Difference between revisions of "The MIRC Object Classes"

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Latest revision as of 19:21, 31 July 2009

The article is intended for software developers working on extensions to the MIRC software. To fully understand this article, you may wish to reference the RSNA MIRC Source Code.

1 The Object Classes

MIRC provides four classes to encapsulate files of various types. The classes are all in the org.rsna.mircsite.util package. Reference the Javadocs for details of the methods available in each class.

1.1 FileObject

The FileObject class encapsulates a file of unknown contents. It is the parent class of the other three classes and provides a method for obtaining a java.io.File object pointing to the file, as well as methods for moving, renaming, and copying the file. It also provides dummy methods for obtaining key information about the file. These methods are overridden by subclasses that can parse their corresponding file types to obtain meaningful values. The FileObject class also includes a factory method, getObject(java.io.File), which parses a file and returns an instance of the matching FileObject subclass or, if no subclass matches the file, a FileObject itself.

1.2 XmlObject

The XmlObject class encapsulates an XML file, parsing the XML in the constructor and throwing an Exception if the file does not parse. In addition to the methods of the FileObject, it provides methods for accessing the XML DOM object and reading its elements and attributes. For many purposes, the getValue(String path) method makes it easy to obtain the necessary data to insert into a database, but if necessary, you can use the entire XML DOM.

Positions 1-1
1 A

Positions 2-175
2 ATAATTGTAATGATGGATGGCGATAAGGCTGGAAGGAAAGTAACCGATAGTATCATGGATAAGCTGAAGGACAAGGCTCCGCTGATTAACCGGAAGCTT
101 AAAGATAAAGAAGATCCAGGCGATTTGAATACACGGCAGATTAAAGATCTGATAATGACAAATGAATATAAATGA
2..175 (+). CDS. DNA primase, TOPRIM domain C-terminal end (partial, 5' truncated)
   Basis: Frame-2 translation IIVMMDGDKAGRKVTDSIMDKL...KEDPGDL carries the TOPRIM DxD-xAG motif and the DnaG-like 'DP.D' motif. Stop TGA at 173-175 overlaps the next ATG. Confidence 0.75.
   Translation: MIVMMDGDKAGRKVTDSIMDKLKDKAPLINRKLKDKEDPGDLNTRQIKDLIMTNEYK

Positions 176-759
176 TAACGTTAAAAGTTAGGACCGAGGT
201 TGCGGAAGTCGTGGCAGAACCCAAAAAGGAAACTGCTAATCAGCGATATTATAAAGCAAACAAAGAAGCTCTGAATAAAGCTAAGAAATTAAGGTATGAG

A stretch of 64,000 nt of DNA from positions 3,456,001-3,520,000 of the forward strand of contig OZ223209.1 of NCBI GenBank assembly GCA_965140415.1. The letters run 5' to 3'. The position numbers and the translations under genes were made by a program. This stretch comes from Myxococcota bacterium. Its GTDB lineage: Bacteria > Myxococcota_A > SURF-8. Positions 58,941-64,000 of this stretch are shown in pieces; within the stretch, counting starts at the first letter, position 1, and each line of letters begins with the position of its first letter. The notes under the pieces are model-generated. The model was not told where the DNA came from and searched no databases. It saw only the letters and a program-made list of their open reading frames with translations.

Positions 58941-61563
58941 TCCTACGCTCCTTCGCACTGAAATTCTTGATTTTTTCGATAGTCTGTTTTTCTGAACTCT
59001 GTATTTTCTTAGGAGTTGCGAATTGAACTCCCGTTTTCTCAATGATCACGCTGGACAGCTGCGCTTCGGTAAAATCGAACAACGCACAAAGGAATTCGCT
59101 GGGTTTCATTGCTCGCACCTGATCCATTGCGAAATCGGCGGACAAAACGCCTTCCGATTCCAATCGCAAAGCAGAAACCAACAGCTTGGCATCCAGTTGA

The Javadocs explain how specific types of data (the uid, the study-uid, the file description) are obtained from the XML DOM object. When designing XML metadata files for a clinical trial, if you put the data in those places, MIRC will be able to manage the files and pass them to your database interface more efficiently.

1.3 ZipObject

The ZipObject class encapsulates a zip file, parsing the file in the constuctor and throwing an Exception if the file does not parse. In addition to the methods of the FileObject, it provides methods for accessing the individual files within the zip file. It also provides methods for accessing the contents of a special file, manifest.xml, that contains data necessary to identify the zip file and relate it to other clinical trial data.

The ZipObject allows a clinical trial to collect a group of related objects, for example multiple output files from an analytical program for a single analysis, and to manage them as a single object.

The Javadocs explain how identifying data are obtained from the manifest.xml file. The ZipObject is much less flexible than the XmlObject in the placement of identifying data. When designing zip metadata files for a clinical trial, you should try to construct manifests exactly by the rules described in the Javadocs.

1.4 DicomObject

The DicomObject class encapsulates a DICOM dataset, parsing the file in the constructor and throwing an Exception if the file does not parse. In addition to the methods of the FileObject, it provides access to all the DICOM attributes, as well as image conversion methods returning JPEG images of any size from the DICOM image.

2 Operational Note

When the getObject(java.io.File) method is called, the FileObject attempts to determine the type of file by parsing it. It first tries to parse the file based on the extension of its filename. If that fails, it tries all the untried classes in the order:

  1. DicomObject
  2. ZipObject
  3. XmlObject

If none of the objects can be instantiated, a FileObject is created for the file. If the file is a binary object that is neither a DICOM file nor a zip file, the attempt to instantiate the XmlObject will cause the Xerces parser to encounter a fatal, but not serious, error, which it logs to the console stream where it can be seen in the log viewer or by accessing the Tomcat/logs/stdout.log file. The error is not serious because although the Xerces parser fails, it is reinstantiated whenever it is needed, so there is no effect on the operation of the system.